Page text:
In early December, a resident of New York City we'll call J had what he thought was a good idea. With Mayor Bill de Blasio threatening to shut down gyms (again), the Upper West Side apartment dweller placed an ad on Nextdoor.com, the hyperlocal social networking site where people can swap goods and information.
"Hello all," the ad read. "I recently purchased a Peloton to keep in the office/gym of my apartment." J and his girlfriend used the exercise bike, which streams video workouts, "5-10 times a week combined," which left plenty of time for others to rent it "a couple of times a week at pre-agreed upon times for a fee of $50 per month. This is a great deal."
J saw no downside to the arrangement. A self-employed fitness trainer whose livelihood had taken a hit during COVID-19, renting the Peloton would put some money in his pocket and, considering a gym membership at a Manhattan Equinox can run $260 per month, help others save money too. It also sidestepped the ongoing capriciousness (some say cluelessness) by officials that had left New Yorkers not knowing from week to week whether they'd be able to work out or eat out or send their kids to school.
J thought his offer, to let people into his home and use his equipment, was straightforward, even generous. His neighbors, not so much.
"I think 'great deal' is a stretch," wrote someone from West 72nd Street. "If you finance the bike itself it's $50/month."
"Yes, I have a Peloton too and it's $40/month," added West 58th. "If you have a Chase credit card, they even automatically reimburse you monthly if you pay with your card."
"The $50/mo. wouldn't cover 10 min of a civil defense attorney worth their weight in salt… the penalties for infringing IP are steep," wrote West 67th, and included a link to Peloton's terms of service and its 27 sections of restrictions.
Apparently, people shut up in their apartments are a little cranky, maybe a little insecure. This is understandable. Since March, new rules set in place by politicians seem designed to foster insecurity, to refashion a global pandemic into local pain. For instance, instead of allowing bars to just serve alcohol, Gov. Andrew Cuomo decided in July to mandate that bars also serve food. How was this helpful? Was this the same arbitrariness that had Cuomo declare gyms "high-risk" in the spring but this week say they "are not major spreaders"?
In his ad, J addressed COVID-19 concerns, assuring potential customers the space was private and clean and, because the user would be in the room alone, "you will not be required to wear a mask during class, blah blah blah." J was not being cavalier about the virus, but offering some freedom from the mask, which during a workout can become suffocating and damp. Lift your mask for a moment in public—even when on an outdoors run or ride—and you risk the stink eye or reprimands from people nearby.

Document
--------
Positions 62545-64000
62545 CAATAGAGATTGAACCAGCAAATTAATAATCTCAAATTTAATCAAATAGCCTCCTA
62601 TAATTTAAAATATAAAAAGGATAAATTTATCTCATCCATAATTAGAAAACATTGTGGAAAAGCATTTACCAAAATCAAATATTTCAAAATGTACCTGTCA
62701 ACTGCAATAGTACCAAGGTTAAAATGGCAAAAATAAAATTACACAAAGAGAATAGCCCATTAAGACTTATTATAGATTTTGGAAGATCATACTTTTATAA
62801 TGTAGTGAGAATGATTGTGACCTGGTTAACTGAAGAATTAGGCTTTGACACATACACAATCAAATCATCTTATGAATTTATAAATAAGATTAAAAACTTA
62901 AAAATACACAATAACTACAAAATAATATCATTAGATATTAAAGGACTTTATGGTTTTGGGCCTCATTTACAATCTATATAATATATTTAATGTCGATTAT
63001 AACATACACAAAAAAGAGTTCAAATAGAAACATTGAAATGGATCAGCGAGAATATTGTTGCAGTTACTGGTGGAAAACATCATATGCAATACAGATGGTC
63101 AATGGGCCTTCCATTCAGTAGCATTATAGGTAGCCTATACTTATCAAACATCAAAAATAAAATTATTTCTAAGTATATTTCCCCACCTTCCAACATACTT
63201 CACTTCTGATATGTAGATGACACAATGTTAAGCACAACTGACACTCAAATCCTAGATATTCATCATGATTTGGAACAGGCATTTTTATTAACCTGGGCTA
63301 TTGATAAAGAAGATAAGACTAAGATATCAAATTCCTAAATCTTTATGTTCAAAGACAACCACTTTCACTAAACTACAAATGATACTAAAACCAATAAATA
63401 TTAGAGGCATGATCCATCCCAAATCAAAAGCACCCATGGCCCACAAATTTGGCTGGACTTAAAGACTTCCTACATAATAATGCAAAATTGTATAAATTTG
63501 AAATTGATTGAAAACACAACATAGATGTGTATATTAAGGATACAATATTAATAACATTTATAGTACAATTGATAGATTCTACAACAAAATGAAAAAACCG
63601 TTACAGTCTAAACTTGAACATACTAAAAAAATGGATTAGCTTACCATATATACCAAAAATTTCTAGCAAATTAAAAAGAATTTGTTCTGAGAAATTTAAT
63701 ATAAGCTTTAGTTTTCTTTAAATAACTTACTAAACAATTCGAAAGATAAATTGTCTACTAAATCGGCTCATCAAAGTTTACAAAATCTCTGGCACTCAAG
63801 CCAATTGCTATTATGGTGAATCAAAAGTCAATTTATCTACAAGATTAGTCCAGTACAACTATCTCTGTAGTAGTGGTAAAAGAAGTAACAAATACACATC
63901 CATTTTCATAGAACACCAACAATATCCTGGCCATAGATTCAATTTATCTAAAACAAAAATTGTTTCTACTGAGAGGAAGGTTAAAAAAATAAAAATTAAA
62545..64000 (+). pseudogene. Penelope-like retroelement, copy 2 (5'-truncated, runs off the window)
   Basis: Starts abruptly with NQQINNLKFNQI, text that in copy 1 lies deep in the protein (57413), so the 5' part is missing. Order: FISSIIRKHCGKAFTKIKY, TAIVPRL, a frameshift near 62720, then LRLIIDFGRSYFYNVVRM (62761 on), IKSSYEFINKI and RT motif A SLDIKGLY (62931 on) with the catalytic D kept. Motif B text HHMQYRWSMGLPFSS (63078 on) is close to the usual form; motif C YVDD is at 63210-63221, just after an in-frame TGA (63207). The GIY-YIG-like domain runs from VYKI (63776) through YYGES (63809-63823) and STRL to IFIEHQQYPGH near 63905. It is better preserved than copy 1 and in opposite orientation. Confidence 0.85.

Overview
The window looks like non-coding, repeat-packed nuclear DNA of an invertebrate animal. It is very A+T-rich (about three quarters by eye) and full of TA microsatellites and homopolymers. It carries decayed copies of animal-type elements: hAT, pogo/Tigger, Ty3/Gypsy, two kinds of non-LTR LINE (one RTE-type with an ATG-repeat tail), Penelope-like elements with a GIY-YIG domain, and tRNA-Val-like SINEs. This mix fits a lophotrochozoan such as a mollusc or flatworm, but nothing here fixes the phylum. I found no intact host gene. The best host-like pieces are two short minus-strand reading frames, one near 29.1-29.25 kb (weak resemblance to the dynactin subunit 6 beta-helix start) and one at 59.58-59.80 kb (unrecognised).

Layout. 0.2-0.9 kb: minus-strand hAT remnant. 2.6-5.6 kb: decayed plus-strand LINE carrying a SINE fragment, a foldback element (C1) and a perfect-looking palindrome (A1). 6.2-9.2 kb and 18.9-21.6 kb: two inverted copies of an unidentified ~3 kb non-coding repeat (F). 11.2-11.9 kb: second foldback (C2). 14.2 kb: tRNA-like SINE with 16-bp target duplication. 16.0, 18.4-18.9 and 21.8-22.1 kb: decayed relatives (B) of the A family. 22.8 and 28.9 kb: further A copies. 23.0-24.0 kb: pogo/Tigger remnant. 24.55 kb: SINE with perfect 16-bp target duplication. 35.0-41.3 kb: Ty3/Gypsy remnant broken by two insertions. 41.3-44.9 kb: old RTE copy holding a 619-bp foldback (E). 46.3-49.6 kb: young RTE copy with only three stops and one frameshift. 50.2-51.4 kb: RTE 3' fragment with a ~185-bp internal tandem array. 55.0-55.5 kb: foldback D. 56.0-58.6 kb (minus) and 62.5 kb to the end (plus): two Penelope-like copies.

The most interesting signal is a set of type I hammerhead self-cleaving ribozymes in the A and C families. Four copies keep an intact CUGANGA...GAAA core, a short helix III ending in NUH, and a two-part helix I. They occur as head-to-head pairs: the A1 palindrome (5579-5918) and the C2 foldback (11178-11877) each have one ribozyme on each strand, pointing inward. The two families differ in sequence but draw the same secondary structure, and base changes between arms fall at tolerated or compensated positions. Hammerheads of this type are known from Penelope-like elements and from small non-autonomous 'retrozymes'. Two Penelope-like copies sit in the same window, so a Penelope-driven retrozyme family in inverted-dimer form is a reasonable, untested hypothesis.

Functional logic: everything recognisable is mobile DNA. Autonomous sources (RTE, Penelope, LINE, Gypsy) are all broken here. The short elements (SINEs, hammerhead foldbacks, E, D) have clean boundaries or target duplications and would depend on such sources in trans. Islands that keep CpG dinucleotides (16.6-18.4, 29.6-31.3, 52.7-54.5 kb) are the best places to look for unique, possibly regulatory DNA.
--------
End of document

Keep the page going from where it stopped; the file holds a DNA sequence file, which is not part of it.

But J's neighbors—despite not being personally at risk—weren't having it.
"Although a nice gesture you should be careful as covid aerosols live in the air for up to 3 hours," wrote 9th Avenue. "So unless the room is going to be totally unused for the day between people this seems like a bad idea."
They also had qualms about the offer. What was J trying to get away with, anyway?
"We have a Peloton, the monthly subscription is $40," wrote West 72nd. "Your pricing seems a little steep!"
"That's your opinion," responded J. "Clearly you're not even interested–and just here to vent. I don't see you offering to rent out your bike to help others."
"And you'll be declaring this on your taxes?" asked West 74th.
"I appreciate your concern," wrote J, but your unsolicited tax advise [sic] is not wanted at this time."
"It was not advice," answered West 74th.
"Wow this is really an entitled group," wrote J. "If you are really opposed to it, that's great for you. Just keep your thoughts to yourself. I'm not trying to rip anyone or screw anyone over here."
Not all neighbors were naysayers. West 65th said, were it not for COVID-19, "I would totally do this," and West 86th, who mentioned he owned a $2,400 Peloton, explained that J's proposal was, in fact, "a great deal."
"For $50/month, and not having to buy the bike, it makes TOTAL sense," he wrote, "especially as 'Winter is Coming' and pandemic restrictions."
Pandemic restrictions that may or may not end as the temperature drops, as New Yorkers honeycomb away during the dark days, their lives upended by what a pal of mine calls "the whims of Lord Cuomo."
Three days after placing the ad, J took it down. What he saw as ingenuity and friendliness, others eyed with suspicion. As far as J knows, no one actually threatened to report him to the city, but perhaps it was only a matter of time.
"Such a weird time. Everyone is so opinionated," he told a friend of his Nextdoor foray. And while he did get a few takers, including a woman interested in replacing her $32 per class Soul Cycle regime, J does not plan to repost his Peloton. The combination of erratic threatened government closures of gyms and local busybodies means J's Peloton will sit idle and neighbors who might have enjoyed a good, relatively safe workout won't get the chance.